Main Article Content
This photo essay offers an alternative perspective on aging and its experience by exploring materiality—how human bodies and material things co-construct meaning—through a sock monkey-making workshop in an independent living facility in Vancouver, British Columbia, Canada. Ethnographic photography is utilized as a method to unfold and portray seniors’ creative practices through their encounters with materials and bodies. By demonstrating a materiality approach, this essay invites researchers, educators, and community professionals to reimagine seniors’ creative practices, and programs supporting such practices, through understanding how aging is inseparable from material environments. It provokes us to rethink how seniors’ material encounters may reconceptualize the notion of agency for seniors. Such an approach allows us to move beyond stereotypical impressions of what aging is about or should be, instead focusing on how bodies, artifacts, and spaces among other things are intertwined in particular moments.
A Transfer of Copyright Agreement will be sent to the author whose manuscript is accepted for publication. This form must be completed and returned to the editor before the item can be published. The copyright transfer covers the exclusive rights to reproduce and distribute the article, including reprints, photographic reproductions, microfilm, or any other reproductions of similar nature and translations, as well as the right to adapt the article for use in conjunction with computer systems and programs, and reproduction of publication in machine-readable form and incorporation in retrieval systems. Authors are responsible for obtaining from the copyright holder permission to reproduce any material for which copyright exists.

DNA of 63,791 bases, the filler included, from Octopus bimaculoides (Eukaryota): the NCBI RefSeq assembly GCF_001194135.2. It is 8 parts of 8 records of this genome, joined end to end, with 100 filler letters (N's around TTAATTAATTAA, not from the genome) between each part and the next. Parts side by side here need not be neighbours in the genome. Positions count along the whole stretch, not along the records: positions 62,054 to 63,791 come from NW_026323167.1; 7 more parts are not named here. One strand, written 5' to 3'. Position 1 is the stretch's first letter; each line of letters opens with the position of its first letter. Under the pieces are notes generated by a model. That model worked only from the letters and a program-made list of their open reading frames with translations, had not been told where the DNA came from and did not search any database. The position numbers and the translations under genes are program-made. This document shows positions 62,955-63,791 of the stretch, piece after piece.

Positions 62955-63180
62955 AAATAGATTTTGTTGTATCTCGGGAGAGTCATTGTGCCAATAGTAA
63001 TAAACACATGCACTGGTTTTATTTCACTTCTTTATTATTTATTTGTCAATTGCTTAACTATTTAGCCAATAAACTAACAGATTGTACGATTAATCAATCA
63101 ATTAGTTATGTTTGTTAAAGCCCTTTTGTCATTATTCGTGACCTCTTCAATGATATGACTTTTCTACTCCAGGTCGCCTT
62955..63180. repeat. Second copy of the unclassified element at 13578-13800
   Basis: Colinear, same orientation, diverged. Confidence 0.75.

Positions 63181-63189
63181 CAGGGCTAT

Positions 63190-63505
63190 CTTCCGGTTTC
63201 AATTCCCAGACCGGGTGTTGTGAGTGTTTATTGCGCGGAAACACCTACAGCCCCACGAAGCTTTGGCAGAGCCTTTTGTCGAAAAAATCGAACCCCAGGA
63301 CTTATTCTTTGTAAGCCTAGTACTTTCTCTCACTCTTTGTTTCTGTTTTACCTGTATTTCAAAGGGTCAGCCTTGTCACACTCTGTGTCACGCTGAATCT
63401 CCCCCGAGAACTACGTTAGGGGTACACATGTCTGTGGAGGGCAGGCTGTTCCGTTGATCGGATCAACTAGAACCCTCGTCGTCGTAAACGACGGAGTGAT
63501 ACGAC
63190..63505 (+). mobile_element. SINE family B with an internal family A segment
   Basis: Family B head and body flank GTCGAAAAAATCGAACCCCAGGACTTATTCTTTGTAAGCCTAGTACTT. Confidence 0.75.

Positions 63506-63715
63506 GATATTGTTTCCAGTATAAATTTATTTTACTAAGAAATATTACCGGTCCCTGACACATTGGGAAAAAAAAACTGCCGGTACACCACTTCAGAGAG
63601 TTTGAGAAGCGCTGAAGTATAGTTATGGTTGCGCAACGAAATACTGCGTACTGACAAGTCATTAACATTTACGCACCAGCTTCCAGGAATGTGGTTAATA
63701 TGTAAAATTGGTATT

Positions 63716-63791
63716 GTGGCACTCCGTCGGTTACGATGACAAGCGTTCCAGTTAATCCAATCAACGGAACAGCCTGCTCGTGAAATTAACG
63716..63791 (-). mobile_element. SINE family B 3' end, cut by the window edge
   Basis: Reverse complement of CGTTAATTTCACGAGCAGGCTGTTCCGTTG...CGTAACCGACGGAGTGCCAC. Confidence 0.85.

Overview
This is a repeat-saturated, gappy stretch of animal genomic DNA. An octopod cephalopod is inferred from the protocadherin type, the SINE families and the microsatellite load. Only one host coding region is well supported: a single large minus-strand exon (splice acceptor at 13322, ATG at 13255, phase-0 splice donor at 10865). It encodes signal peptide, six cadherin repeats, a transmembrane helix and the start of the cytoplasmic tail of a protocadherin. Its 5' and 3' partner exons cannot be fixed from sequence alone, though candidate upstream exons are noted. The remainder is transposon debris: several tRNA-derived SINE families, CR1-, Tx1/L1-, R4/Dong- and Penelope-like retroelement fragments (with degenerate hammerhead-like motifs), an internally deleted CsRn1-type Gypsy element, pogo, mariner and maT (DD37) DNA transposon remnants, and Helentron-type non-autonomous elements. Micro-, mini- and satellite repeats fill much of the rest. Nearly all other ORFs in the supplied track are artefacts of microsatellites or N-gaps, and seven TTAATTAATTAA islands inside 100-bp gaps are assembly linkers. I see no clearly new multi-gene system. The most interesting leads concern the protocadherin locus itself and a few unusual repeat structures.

All articles published "open access" will be immediately and permanently free for everyone to read, download, copy and distribute. Permitted reuse under user licence CC BY is defined as follows:
Creative Commons Attribution (CC BY): lets others distribute and copy the article, to create extracts, abstracts, and other revised versions, adaptations or derivative works of or from an article (such as a translation), to include in a collective work (such as an anthology), to text or data mine the article, even for commercial purposes, as long as they credit the author(s), do not represent the author as endorsing their adaptation of the article, and do not modify the article in such a way as to damage the author’s honor or reputation.
The publishers and editorial board wish to make it clear that the data and opinions appearing in published items in VM are the sole responsibility of the contributors or advertisers concerned. The publishers and the editorial board accept no responsibility or liability whatsoever for the consequences of any inaccurate or misleading date, opinion, or statement.